What are games?

Literally what is a game? Why do we play? What urge does play satisfy within us? Why would it be beneficial for animals to play? The current popular theory for why animals play is to simulate actions they will need to be good at to survive. So to condition themselves to perform well as adults they simulate facsimiles of the acts that their parents do. Humans are intelligent enough to create more organized and goal oriented versions of play that we refer to as games.

So what are games? Games are organized systems of play. They are challenges we create for ourselves (similar to puzzles or contests) out of our innate fascination with systems that produce varied outcomes that we think we have a control over.

We have invented many devices to amuse our aesthetic, auditory, visual, olfactory, and gustatory senses. We’ve invented forms of entertainment that stimulate our senses of humor, empathy, curiosity, sexual desire, and other emotions. These senses all developed in a natural way to acclimate us to an environment that required these things out of us, but evolution is a blind watchmaker. These things each exist to seek stimulation, but they are not terribly specific about the means or end results.

To that end we’ve created what are referred to as supernormal stimulus, a stimulant that triggers a response greater than what the sense originally evolved to respond to and motivate us towards. We have a response towards sex, for example, to motivate us to reproduce, but evolution doesn’t know that the act of sex causes reproduction. This means we have little problem using condoms or other contraceptives because we don’t have an instinct towards the end result, just the acts that get us there. In nature sugar and fat are rare resources, so there was a premium placed on the response to those, leading to us making exorbitant dessert foods that are tastier than anything nature could provide, without a real care for the end result of these because stimulus triggers evolve without information on what end they exist to further.

Naturally in the course of our desire to stimulate our various mental faculties we’ve invented games to fulfill our love of challenges, systems that produce positive outcomes inconsistently which we believe we have a control over. This is because to survive we had to respond to inconsistent outcomes deemed positive and attempt to make them consistent. In response to these events there is a release of the chemical dopamine. The dopamine hit gets lower as the action becomes more consistent, either negatively or positively.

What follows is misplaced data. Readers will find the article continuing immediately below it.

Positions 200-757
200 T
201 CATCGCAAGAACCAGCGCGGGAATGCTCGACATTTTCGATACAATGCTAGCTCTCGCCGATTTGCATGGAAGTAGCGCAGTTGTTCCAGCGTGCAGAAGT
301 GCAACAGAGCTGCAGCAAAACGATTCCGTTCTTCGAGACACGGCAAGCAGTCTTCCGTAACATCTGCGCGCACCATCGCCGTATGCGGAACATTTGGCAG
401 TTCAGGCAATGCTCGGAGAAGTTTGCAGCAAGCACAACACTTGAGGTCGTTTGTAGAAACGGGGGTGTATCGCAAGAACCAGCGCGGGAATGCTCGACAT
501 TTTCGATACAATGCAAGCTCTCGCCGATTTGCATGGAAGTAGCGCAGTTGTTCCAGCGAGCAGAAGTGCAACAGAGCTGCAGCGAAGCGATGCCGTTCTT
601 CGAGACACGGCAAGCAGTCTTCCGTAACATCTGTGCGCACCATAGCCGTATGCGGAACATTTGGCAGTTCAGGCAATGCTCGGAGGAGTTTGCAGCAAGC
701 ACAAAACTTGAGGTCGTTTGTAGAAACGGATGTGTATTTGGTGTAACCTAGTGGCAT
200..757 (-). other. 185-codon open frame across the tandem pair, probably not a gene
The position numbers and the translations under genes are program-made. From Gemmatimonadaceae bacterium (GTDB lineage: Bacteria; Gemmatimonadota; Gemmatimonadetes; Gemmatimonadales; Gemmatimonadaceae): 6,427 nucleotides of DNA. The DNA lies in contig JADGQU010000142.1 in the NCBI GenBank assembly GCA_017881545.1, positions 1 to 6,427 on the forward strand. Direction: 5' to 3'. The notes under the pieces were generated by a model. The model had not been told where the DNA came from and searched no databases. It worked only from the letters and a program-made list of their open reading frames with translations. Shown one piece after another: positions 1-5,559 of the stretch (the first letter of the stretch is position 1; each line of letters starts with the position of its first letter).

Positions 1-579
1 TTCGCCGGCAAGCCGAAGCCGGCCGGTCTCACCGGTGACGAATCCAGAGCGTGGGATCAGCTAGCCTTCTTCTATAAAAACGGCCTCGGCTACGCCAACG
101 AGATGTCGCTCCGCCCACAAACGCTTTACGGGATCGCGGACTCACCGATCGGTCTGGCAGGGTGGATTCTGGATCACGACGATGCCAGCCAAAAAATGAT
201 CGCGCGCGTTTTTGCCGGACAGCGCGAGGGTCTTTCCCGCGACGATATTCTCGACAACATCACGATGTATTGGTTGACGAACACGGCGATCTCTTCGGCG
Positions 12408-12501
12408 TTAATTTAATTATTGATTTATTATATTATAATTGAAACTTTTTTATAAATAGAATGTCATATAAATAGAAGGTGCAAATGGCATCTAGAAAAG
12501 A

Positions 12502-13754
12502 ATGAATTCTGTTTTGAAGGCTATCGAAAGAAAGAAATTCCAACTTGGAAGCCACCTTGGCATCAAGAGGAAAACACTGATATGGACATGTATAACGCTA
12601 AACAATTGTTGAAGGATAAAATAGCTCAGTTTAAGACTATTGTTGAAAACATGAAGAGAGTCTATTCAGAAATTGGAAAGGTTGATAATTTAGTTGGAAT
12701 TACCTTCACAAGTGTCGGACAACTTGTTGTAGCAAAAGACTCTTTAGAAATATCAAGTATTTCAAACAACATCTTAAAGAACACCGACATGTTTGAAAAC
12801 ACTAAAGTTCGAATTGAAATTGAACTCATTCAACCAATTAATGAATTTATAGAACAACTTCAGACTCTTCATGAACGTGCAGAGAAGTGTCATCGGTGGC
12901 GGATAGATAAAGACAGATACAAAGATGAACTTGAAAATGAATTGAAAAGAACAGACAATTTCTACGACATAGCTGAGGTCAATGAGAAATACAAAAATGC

For example: once one figures out how player 1 always wins or ties in tic tac toe, most people lose interest in it. A rat given a lever that produces a food pellet will pull it when they are hungry, given a lever that has a chance of dropping a food pellet, they will hammer the lever over and over again. The behavior is typically not much different in humans, which is why slot machines are currently the highest earning form of gambling and why many mobile and social games employ random chance the way they do. Related, if you always beat your friend at ping pong, you’re likely to seek harder opponents and your friend is likely to give up, because neither of you will be generating dopamine hits from the game. People with perfect consistency typically move to a new environment or challenge where their consistency is imperfect or quit altogether. People who obtain no positive results either move to an environment where they can obtain positive results at all (move to easier opponents for example) or quit.

What’s challenge? We determine what is challenging through consistency and the quality of results. Tasks which have a low rate of consistency and which return low quality results are challenging relative to us. Better consistency means we are improving at the challenge. This perception and response to challenge may exist to make us better hunters or better at war with other tribes and ultimately better at surviving through specific tasks that were common in the ancestral environment, but the stimulus response is not specific to any particular activity, it is equally responsive to something like computer programming or drawing as it is to sports even though the former two have no analogue to any natural activity.

Interestingly, challenge has a similar variability distribution to randomness and our minds aren’t conditioned to recognize the difference innately (though we can train ourselves to separate the two). Things that are random produce similar reward responses to things that are challenging, even though we may have no influence over them.

Notes for future expansion:

So how did we come to make games? Where did games come from?

Different genres like different flavors

We made games by recognizing systems that we have difficulty with, read: perform inconsistently at.

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